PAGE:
Encouraging Young Woman To Try a Career In Engineering

Darren Scott

February 23, 2017

Introduce a Girl to Engineering is a worldwide campaign held in conjunction with Engineers Week to encourage young women to consider a route into engineering and inspire the next generation of great innovators and problem solvers.

With this in mind, we sat down with some of our female contractors to discuss the opportunities available for women in the construction industry.

Gemma  Borley
Section Engineer at Hinkley Point

What first inspired you in choosing a career in the construction industry?

The opportunity to work across the world on a number of large-scale projects, I enjoy seeing our efforts making a real difference and recognising the importance in each individual contribution.

Are there any misconceptions about working in the construction industry?

It is pleasing to see more women are becoming involved in the construction industry. More female graduates are joining and we have several on our team making a real difference to the project. You have to be confident as it still is a predominantly male environment, but there is certainly becoming less and less stigma.

What would you say to any young women on working in the construction industry?

That every role has a tangible impact on an overall project, for example without laying the foundations for a building,  you cannot progress, each role contributes to something larger and you enjoy greatly seeing the planning come to life.

Erin Cameron
Section Engineer – Crossrail

How did you first get involved in the construction industry?

Growing up I had a lot of people around me working in practical and hands-on roles, whether that be on farms or in trades. I really admired my auntie, who worked as a Land Surveyor, and my parents who worked in maths and engineering. I liked the idea of working outside as I never saw myself in a desk job. I wanted to travel through work, making a tangible difference on large scale projects. Combining this with an interest in maths and computing naturally led me to seek a career in engineering.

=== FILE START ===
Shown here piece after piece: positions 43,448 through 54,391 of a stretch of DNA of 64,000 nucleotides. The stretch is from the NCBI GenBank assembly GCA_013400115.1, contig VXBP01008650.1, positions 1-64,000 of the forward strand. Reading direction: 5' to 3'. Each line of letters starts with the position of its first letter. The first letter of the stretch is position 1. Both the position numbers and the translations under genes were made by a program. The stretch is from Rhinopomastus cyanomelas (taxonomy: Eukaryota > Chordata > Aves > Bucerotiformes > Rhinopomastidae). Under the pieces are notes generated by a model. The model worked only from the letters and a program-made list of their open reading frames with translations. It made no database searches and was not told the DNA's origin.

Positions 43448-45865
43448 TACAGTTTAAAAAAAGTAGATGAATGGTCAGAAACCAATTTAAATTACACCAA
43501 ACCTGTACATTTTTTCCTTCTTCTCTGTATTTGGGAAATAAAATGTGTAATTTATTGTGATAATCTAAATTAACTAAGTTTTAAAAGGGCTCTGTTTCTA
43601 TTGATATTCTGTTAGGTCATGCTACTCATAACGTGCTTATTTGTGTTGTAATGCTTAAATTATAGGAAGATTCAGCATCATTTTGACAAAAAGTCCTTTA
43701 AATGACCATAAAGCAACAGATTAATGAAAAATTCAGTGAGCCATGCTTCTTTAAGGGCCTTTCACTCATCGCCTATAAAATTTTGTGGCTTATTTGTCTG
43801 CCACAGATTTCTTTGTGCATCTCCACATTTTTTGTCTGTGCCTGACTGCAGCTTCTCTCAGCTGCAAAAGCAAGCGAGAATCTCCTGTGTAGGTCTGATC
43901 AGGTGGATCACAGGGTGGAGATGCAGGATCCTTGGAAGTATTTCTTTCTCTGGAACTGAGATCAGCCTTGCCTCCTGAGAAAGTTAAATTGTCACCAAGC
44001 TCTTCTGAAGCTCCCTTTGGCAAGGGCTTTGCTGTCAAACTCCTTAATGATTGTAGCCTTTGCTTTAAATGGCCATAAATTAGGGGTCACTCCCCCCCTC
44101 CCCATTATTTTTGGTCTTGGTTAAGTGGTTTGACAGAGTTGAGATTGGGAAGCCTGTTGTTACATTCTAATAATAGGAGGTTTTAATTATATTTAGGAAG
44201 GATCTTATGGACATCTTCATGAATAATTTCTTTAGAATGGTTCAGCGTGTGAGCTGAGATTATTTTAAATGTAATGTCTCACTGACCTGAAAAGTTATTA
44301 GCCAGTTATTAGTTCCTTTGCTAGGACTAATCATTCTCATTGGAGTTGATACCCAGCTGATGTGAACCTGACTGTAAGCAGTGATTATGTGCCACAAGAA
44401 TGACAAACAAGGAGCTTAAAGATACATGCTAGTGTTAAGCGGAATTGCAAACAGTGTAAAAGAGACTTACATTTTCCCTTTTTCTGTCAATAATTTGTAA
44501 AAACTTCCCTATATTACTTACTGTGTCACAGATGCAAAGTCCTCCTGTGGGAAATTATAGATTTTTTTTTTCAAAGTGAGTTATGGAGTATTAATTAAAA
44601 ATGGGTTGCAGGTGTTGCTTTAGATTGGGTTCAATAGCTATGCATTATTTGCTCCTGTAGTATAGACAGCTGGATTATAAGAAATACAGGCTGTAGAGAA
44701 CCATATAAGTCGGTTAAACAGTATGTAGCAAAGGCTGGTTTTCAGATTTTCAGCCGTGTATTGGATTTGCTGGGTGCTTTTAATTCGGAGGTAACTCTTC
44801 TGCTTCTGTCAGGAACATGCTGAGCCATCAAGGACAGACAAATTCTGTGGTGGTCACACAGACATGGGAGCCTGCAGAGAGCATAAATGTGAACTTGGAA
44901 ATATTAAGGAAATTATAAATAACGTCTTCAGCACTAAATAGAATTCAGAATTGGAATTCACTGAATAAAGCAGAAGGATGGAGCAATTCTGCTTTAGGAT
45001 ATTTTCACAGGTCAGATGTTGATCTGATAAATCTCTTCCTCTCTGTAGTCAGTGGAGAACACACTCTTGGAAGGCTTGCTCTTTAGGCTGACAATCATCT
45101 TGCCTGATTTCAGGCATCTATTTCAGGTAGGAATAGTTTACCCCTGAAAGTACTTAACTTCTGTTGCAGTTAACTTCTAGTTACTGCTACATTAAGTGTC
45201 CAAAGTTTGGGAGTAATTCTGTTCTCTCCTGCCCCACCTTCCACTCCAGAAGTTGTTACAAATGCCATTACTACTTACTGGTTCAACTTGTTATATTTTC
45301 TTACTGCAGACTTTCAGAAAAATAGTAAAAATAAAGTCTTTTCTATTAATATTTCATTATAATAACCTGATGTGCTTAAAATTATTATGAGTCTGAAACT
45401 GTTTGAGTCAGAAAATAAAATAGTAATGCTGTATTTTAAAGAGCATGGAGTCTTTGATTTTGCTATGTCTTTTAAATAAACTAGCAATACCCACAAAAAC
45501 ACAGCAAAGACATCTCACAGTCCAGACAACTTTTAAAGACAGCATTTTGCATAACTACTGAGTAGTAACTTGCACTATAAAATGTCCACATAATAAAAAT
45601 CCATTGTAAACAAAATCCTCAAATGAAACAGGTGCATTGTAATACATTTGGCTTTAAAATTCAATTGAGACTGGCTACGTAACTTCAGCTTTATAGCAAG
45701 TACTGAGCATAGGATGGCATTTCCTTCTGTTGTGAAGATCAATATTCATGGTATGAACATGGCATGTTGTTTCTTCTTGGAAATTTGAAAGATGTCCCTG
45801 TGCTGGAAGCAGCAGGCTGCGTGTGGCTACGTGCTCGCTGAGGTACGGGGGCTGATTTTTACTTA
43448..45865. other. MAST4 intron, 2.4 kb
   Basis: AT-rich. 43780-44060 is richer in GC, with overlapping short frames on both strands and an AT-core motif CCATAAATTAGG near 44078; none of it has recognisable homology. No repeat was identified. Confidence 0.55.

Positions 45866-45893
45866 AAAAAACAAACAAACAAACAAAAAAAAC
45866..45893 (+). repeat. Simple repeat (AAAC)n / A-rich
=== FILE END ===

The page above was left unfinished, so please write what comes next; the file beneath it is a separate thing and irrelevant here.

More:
What has been the most enjoyable projects you have worked on so far?

Working on the Crossrail Project is definitely a highlight, working at the Paddington New Yard there were so many different elements to the role, there was also a real sense of camaraderie in the team which was great. Working on a site for fifty hours a week you get to know your colleagues and there was certainly good banter and humour, which helps you through busy periods on site.

Have you seen much of a change in the construction industry during your career so far?

On my first job working in Canada, I was the only female employee, which for some took some readjusting as my role initially involved reviewing and highlighting incorrect processes and procedures. I wasn’t fazed by any external pressures as I was focused on doing the best job I could. Now women in construction are much more prevalent, on my current team of nine, four are women and I see this increase continuing.

What would you advise to a young woman who may be interested in joining the construction industry?

I was fortunate to have a female mentor, who was the third woman to become a Chartered Land Surveyor in Victoria, Australia. I think seeking out information about the construction industry is important so that you can understand from people who have experienced these roles first hand. If you find that the construction industry is right for you then I would say simply to work hard and persevere, as you will achieve success if you put your mind to it.

If you want to know more about getting into the construction industry, the Women’s Engineering Society has information and advice that could help. Click here to browse our current vacancies at sites across the UK.